First Steps on Guns

While dramatic and headline-grabbing, Albany’s effort will probably do little to reduce gun violence

   A new package of laws written in response to the Sandy Hook school shootings was making its way rapidly to Gov. Andrew M. Cuomo’s desk this week. The hastily prepared rules would tighten New York State’s already-tough gun laws, putting further restrictions on so-called assault weapons and providing law enforcement with procedures to take firearms away from some people deemed mentally ill.
    An expanded state ban on rapid-fire weapons and large-capacity ammunition clips might reduce the death toll in extremely unlikely mass shootings, but it would do nothing about the almost run-of-the-mill shootings that take place in the state’s cities and rural areas. Moreover, New York already is among the states with the lowest number of firearm deaths per capita. According to the Violence Policy Center, which advocates for gun control, only New Jersey, Hawaii, and Massachusetts had fewer. The states with higher rates of gun ownership had higher rates of gun-related deaths.
    While dramatic and headline-grabbing, Albany’s effort will probably do little to reduce gun violence. What would do so is a long-term approach to reducing the number of firearms in the state over a period of 10, 20, even 30 years. Unfortunately, any state effort will be at best only a half-measure without national action.
    New York Mayor Michael Bloomberg, who has emerged as a leader of the gun-control movement, presented a plan at Johns Hopkins University in Maryland recently to reduce firearm violence. His ideas include thorough background checks, making illegal gun trafficking a federal offense, and limiting assault weapons and clips.
    These steps, while sensible, fail to make a priority of reducing the sheer number of guns — both legal and illegal — in this country. The statistics are unarguable: The more armed a state’s populace, the greater the chances its residents will die from firearm injuries. Measures that do not over time draw down the innumerable private arsenals tucked away in closets, gun safes, and under beds through buy-backs and other measures will only prolong the killing.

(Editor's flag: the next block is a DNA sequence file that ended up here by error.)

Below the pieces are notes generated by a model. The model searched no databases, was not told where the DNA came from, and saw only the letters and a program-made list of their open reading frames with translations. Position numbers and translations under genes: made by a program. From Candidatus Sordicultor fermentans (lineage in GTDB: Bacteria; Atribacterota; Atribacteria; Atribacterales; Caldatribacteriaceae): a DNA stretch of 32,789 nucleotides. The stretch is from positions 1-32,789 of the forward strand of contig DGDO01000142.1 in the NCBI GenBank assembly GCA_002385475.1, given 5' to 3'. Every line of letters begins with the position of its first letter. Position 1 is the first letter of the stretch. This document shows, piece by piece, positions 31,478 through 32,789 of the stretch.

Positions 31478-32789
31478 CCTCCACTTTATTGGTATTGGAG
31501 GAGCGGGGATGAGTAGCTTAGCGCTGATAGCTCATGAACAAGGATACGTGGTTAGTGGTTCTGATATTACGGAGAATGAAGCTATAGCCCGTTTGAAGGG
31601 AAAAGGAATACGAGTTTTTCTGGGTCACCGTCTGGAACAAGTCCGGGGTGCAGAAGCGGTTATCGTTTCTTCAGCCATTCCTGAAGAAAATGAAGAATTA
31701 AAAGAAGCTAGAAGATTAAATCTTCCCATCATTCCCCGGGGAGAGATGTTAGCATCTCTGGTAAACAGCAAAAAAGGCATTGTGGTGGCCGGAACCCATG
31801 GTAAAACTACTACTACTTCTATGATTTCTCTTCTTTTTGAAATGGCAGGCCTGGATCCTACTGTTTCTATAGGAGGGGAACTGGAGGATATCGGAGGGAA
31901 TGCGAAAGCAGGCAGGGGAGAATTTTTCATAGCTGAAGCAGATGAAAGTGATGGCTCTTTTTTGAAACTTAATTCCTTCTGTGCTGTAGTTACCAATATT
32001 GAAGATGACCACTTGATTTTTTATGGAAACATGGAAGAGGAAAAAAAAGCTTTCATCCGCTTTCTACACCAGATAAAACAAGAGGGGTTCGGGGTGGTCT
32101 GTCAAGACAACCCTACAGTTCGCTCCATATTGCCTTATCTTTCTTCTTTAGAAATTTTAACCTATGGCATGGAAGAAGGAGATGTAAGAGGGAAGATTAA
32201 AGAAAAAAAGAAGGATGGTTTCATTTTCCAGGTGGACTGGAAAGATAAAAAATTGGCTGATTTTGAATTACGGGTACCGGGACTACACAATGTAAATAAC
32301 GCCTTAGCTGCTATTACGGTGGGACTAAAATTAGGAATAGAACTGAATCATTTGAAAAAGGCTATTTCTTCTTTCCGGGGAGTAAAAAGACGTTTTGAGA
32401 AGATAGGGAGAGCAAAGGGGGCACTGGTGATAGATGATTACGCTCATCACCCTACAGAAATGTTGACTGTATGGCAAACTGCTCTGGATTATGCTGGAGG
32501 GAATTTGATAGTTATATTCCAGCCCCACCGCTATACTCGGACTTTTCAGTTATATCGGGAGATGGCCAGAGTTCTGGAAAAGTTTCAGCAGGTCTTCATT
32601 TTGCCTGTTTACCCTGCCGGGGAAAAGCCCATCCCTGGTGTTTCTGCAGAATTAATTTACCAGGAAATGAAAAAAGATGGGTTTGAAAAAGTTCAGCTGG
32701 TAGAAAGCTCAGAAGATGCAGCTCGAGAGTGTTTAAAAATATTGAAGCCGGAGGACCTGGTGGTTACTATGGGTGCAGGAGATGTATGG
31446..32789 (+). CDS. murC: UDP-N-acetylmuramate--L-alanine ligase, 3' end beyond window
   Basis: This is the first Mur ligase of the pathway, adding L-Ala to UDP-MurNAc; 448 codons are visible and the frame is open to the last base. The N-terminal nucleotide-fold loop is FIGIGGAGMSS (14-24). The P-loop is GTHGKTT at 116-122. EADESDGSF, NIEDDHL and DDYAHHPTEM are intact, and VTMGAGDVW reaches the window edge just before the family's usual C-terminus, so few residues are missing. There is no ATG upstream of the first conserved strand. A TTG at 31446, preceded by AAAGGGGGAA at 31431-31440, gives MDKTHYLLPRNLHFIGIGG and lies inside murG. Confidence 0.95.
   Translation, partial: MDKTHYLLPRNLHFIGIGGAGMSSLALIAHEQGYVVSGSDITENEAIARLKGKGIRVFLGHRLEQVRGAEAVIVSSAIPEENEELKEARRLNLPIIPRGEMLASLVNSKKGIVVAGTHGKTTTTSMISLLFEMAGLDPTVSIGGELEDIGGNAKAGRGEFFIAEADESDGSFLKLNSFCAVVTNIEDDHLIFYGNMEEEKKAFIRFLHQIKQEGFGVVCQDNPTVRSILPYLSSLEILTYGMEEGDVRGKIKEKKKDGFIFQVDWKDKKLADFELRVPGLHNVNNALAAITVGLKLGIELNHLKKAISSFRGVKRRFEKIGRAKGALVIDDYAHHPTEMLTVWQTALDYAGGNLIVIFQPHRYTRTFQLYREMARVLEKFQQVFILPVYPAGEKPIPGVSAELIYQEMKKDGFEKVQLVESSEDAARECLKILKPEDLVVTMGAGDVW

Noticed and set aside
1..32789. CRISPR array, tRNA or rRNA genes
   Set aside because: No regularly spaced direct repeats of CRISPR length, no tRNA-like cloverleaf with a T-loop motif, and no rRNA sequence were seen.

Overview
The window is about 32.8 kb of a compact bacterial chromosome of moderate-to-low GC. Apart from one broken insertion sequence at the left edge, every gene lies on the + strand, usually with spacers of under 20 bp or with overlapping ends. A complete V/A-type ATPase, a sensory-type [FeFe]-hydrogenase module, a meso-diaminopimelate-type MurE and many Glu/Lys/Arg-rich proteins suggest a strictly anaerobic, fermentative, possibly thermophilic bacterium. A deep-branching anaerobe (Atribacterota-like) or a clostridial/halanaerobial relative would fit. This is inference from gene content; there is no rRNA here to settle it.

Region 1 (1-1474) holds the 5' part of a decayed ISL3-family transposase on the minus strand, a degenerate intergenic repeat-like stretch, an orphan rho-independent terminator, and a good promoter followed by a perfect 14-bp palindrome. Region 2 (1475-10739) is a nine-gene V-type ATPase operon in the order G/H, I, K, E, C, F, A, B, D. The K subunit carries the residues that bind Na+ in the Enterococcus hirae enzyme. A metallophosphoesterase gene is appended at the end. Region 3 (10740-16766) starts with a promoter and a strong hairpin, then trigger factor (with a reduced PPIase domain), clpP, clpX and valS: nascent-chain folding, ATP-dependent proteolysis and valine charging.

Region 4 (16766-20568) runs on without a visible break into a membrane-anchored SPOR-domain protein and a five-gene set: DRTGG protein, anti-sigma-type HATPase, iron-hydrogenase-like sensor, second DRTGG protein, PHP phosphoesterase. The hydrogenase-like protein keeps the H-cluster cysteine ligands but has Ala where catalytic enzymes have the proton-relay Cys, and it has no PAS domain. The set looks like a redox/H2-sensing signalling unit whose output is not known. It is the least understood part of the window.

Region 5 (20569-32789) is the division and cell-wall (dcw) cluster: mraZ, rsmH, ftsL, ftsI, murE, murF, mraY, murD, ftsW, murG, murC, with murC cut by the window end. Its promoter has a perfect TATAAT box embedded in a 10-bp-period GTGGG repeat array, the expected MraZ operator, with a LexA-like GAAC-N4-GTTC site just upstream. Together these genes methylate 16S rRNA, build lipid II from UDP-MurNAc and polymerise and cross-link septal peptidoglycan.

Comments

WRONG again about firearms. The rate in NYS IS 4.12 per 100,000, in Texas it is 2.91 per 100,000. In Washington DC, where firearms are darned near banned from private ownership, the rate is over 12! Reduce armed violence by arresting, trying and convicting those who commit violent crime with firearms. It is not try and do away with one of our unalieable rights as GUARANTEED by the Constitution, and anti-gun nuts want to do.
The new and foolish Cuomo gun law will do zero to stop armed crime. The laws that exist concerningthe use of armed crime need to be enforced. Rather than the first thing plea barganed away, it should not be barganed away at all. Commit a crime armed, gun, kinfe, club etal., you should go to jail, no "bargans". These "bargans" are no bargan for our honest citizens, but a permit to hunt for the criminal. Improper, immoral and destructive to the honest law abiding member of scociety. The criminals tools don't commit the crime, the CRIMINAL does, and HE/SHE needs to pay the price, not the tool. Nor do the 200,000,000 million Americans who own 1 or more of the 300,000,000 firearms in American citizens hands need suffer punishment for the crimes others commit. Peter Osborne